My first introduction to qigong (pronounced chee gong) was in the early 1990s. I took a qigong class at a dojo in Whittier, while I was still attending chiropractic college. I’d heard of tai chi at the time and thought it was the same thing. I was already interested in Eastern healing methods and was studying acupuncture. What amazed me about this class was that I could see and feel a wavy energy. My scientific mind didn’t know what to do with that information, so I felt compelled to study more.
In 1996, I spent a few weeks in Beijing, studying and working under some now famous qigong masters like Dr. Wan Su Jian and Master Duan Zhi Liang (featured in Bill Moyers “Healing and the Mind”) at the newly opened Beijing General’s Qigong Hospital. I also participated in the 3rd World Conference on Medical Qigong. Since then, my practice of qigong has been used as a self-healing meditation and exercise and, occasionally, I’ve been asked by patients to do qigong therapy (fa qi or emitted qi) as an adjunct to chiropractic care.
The definition of qigong is in its translation. Qi means vital force or energy. Gong means movement. From an Eastern view of health, our body’s function is dependent upon our flow of qi or energy in 12 meridians or channels. Theoretically, disease or pathology can occur where there is a blockage in the qi. An example of this would be if a patient is suffering with high blood pressure, a traditional Chinese medicine doctor may give his patient a qigong exercise to help move the qi in his kidney meridian as a part of his therapy.
Anyone can practice qigong to optimize health. Qigong is a simple way to recharge and rebalance the body and can be done daily. Qigong can activate the body’s own healing response by releasing tension and stress. Qigong exercise involves moving the body while the mind remains centered and calm. If you have five minutes, you can do an easy qigong exercise series to relax your mind and energize your body. This could provide you with more energy (and cost less), than a latte on your afternoon coffee break and give you a mini vacation from stress.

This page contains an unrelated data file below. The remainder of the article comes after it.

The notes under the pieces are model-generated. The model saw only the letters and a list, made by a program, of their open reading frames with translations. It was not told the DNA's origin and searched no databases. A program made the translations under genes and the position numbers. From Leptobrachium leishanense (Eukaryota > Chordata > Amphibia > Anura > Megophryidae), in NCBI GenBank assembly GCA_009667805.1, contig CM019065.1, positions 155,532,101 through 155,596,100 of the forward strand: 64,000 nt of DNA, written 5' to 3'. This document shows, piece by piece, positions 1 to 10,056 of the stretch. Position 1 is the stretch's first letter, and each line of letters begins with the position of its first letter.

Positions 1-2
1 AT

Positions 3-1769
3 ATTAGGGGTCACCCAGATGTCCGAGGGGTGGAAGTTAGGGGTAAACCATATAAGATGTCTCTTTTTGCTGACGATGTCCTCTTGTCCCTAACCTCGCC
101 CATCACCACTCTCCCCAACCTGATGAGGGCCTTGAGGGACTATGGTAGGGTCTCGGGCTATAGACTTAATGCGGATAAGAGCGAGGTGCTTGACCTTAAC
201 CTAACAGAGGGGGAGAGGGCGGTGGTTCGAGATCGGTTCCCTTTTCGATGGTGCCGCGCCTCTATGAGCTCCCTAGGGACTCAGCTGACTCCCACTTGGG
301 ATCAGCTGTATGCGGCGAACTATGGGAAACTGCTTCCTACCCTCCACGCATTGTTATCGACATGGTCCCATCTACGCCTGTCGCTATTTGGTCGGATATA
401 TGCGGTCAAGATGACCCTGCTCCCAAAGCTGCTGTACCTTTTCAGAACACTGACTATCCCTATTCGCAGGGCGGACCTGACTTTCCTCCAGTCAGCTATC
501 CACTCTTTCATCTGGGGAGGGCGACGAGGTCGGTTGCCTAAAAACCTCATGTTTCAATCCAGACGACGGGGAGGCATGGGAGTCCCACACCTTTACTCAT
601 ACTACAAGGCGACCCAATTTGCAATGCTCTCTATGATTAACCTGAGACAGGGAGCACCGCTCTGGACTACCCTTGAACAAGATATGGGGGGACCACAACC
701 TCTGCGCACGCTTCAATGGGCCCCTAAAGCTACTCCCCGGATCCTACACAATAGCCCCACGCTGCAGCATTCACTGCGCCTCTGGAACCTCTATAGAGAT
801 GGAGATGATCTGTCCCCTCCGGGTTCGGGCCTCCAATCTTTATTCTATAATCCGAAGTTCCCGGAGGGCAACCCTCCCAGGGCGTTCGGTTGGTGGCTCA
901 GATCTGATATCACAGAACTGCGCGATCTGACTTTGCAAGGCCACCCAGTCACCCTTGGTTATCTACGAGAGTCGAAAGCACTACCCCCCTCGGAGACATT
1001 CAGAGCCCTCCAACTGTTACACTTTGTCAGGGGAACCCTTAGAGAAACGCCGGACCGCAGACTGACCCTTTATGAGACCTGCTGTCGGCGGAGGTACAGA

According to traditional Chinese medicine a balance in these five elements of wood, fire, earth, metal and water lead to a balance in the mind and body. Acupuncture meridian associations with these elements are as follows: Wood is associated with the liver and gallbladder meridians. Fire is associated with the heart, small intestine, pericardium and triple heater meridians. Earth is associated with the spleen and stomach meridians. Metal is associated with lung and large intestine meridians. Water is associated with the kidney and bladder meridians. And with each of these elements there are certain body parts and emotions associated with them.
I will be offering a FREE CLASS at my office to teach you a simple five minute technique to balance the five elements in the body. Please join me on to learn this easy exercise. Please call with my staff at 626-852-2822. Call and leave your infor for future classes.
LISA WAGNER, Doctor of Chiropractic, has practiced in the Glendora area for 15 years. She has years of experience in sports medicine as a volunteer doctor for the L. A. Marathon and the Pro Rodeo Cowboys Association. Her practice includes chiropractic care, massage therapy, cranial sacral therapy, nutritional counseling and biofeedback. 625 E. Arrow Highway, Suite 2, Glendora, CA 91740 626-852-2822 Empowering you to discover your health and wellness!